Deadvlei Trees | Sossusvlei

Sossusvlei Clay Pan

Sossusvlei is located in the southern part of the Namib Desert, in the Namib-Naukluft National Park of Namibia. The name “Sossusvlei” is often used in an extended meaning to refer to the surrounding area, including other neighboring vleis such as Deadvlei and other high dunes in Namibia (Wikipedia).

Sossusvlei translates to “dead-end marsh”, as it is the place where the dunes come together preventing the Tsauchab River to flow any further, some 60km east of the Atlantic Ocean.  However, due to the dry conditions in the Namib Desert the River seldom flows this far and the pan remains bone-dry most years.  (Wikipedia)

Deadvlei | Ancient Acacia Trees

Deadvlei is another clay pan, about 2 km from Sossusvlei. A notable feature of Deadvlei is that it used to be an oasis with several acacia trees; afterward, the river that watered the oasis changed its course. The pan is thus punctuated by blackened, dead acacia trees, in vivid contrast to the shiny white of the salty floor of the pan and the intense orange of the dunes.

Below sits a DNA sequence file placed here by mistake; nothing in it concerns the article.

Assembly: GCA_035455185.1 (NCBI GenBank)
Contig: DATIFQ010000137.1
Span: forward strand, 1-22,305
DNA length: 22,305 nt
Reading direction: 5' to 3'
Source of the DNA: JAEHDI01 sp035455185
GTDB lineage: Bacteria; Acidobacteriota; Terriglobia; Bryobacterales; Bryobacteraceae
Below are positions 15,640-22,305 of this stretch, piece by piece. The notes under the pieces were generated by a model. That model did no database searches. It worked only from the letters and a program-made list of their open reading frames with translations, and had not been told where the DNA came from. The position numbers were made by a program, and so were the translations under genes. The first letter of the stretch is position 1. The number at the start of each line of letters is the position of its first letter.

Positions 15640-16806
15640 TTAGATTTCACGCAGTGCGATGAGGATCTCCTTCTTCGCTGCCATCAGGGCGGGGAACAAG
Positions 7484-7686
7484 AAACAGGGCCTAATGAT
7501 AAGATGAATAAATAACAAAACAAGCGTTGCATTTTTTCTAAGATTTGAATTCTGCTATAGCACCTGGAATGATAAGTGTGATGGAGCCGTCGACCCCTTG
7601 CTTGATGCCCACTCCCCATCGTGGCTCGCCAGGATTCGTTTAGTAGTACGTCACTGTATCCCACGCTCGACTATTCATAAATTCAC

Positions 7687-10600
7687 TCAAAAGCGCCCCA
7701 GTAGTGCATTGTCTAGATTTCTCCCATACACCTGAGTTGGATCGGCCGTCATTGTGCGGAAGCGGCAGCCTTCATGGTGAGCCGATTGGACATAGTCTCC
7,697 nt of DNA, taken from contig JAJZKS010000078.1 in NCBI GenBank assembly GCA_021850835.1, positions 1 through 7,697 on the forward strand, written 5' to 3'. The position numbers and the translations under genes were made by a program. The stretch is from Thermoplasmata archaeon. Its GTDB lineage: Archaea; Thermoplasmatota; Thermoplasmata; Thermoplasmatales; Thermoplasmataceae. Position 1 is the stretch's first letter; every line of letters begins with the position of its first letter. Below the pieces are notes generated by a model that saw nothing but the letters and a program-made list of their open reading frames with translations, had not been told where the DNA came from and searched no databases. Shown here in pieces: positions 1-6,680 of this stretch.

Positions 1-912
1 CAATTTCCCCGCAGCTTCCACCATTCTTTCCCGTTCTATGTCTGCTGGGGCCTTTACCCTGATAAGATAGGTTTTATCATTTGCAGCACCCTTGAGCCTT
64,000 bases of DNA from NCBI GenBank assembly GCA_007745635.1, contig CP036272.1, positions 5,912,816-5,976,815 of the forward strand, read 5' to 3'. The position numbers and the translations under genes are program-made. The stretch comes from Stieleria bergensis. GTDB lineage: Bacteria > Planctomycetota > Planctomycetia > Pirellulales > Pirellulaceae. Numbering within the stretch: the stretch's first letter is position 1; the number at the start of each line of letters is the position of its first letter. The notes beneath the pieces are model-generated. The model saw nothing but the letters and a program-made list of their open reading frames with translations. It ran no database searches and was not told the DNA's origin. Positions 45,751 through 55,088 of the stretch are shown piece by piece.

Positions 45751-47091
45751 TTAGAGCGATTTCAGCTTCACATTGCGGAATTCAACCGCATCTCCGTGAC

When the rivers dried out and the pan was cut from the nourishing moisture, the air became too dry for the trees to decompose. Blackened by the sun, the 10,000-year-old petrified acacia trees are one of the oldest trees on Earth.

aga szydlik, namibia
aga szydlik, Sossusvlei namibia

Oldest Desert and Highest Dunes

The dunes surrounding a large, white, salt and clay pan of Sossusvlei are some of the highest in the world.  The highest reaching 300–400 meters (350m on average, named “Big Daddy” or “Crazy Dune”), which rest on a sandstone terrace.

Sunrise and Sunset

Transformation of the dunes and the acacia trees is most pronounced with the rising and setting sun being cast over the Deadvlei clay pan.